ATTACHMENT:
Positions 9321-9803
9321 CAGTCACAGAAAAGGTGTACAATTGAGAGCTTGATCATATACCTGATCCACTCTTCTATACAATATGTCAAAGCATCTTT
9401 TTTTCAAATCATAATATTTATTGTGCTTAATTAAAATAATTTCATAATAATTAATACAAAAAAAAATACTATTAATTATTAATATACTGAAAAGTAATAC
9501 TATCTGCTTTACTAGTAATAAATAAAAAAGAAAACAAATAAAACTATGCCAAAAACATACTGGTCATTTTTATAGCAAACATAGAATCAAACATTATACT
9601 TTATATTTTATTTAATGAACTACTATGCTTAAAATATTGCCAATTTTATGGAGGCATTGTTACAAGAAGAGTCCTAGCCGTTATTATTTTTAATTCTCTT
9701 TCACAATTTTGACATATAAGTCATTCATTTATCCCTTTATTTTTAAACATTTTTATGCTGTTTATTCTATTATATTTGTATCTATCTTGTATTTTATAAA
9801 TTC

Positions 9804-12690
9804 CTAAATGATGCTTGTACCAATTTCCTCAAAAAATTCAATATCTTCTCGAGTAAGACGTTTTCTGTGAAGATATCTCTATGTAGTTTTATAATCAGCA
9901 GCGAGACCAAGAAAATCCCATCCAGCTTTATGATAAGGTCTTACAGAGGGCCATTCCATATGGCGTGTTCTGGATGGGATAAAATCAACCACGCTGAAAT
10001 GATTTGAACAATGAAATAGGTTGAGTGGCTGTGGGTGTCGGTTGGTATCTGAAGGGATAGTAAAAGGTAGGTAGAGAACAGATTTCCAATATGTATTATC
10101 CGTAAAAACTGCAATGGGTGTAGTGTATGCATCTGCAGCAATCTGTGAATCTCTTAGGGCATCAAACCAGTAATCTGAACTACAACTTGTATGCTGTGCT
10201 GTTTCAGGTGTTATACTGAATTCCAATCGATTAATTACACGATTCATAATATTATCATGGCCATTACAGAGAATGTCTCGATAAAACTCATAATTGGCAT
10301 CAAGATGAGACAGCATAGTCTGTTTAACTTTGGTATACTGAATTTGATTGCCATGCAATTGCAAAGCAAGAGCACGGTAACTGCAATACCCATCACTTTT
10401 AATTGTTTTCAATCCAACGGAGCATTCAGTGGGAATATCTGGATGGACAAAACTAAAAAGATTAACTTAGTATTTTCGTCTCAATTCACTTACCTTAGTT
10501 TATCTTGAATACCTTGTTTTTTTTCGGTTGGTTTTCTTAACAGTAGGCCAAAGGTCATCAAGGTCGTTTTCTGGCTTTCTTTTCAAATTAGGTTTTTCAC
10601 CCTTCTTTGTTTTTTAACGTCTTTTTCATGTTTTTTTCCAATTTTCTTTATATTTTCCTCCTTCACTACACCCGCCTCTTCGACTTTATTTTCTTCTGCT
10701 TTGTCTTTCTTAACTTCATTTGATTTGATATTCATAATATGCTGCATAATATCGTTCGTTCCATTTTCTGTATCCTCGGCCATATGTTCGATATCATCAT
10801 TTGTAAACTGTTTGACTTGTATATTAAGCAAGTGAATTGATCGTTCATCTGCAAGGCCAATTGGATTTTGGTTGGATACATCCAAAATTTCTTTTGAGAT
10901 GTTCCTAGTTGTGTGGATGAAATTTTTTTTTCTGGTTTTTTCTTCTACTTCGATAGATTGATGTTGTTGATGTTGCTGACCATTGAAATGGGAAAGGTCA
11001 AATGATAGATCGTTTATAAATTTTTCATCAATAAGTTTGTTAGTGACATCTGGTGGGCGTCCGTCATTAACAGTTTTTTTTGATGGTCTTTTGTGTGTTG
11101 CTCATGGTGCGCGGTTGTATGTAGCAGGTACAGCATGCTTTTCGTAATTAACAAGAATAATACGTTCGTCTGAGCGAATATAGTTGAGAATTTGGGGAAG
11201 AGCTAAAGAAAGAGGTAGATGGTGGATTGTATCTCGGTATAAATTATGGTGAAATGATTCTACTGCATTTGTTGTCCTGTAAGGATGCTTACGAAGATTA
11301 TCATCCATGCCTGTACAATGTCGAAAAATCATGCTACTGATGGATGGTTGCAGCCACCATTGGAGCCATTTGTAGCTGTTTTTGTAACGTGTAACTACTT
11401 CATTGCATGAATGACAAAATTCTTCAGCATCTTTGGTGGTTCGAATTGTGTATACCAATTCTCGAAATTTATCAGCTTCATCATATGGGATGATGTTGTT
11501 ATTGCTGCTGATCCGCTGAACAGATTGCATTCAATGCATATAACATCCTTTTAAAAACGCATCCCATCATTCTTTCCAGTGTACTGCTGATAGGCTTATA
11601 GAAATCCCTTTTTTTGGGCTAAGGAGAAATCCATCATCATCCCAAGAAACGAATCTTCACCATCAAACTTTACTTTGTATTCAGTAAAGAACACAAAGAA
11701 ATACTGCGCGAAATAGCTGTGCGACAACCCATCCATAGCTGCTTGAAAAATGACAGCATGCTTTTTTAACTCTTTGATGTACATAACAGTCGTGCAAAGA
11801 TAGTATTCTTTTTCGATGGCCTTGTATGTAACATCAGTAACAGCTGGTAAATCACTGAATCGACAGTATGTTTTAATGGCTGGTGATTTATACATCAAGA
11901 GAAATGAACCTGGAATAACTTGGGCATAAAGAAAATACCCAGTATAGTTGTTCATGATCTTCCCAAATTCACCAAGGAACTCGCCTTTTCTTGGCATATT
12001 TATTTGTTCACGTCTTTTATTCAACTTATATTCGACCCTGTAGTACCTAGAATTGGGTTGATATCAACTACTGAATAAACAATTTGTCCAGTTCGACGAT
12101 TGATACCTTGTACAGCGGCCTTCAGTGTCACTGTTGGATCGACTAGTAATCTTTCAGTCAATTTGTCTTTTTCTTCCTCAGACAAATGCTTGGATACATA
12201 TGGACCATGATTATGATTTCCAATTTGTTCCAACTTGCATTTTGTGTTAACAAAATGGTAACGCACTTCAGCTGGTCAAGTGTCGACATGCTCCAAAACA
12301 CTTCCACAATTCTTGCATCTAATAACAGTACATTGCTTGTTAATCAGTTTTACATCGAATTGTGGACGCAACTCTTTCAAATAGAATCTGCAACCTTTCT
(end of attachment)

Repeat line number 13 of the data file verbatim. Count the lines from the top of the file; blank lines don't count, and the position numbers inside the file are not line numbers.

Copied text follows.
10201 GTTTCAGGTGTTATACTGAATTCCAATCGATTAATTACACGATTCATAATATTATCATGGCCATTACAGAGAATGTCTCGATAAAACTCATAATTGGCAT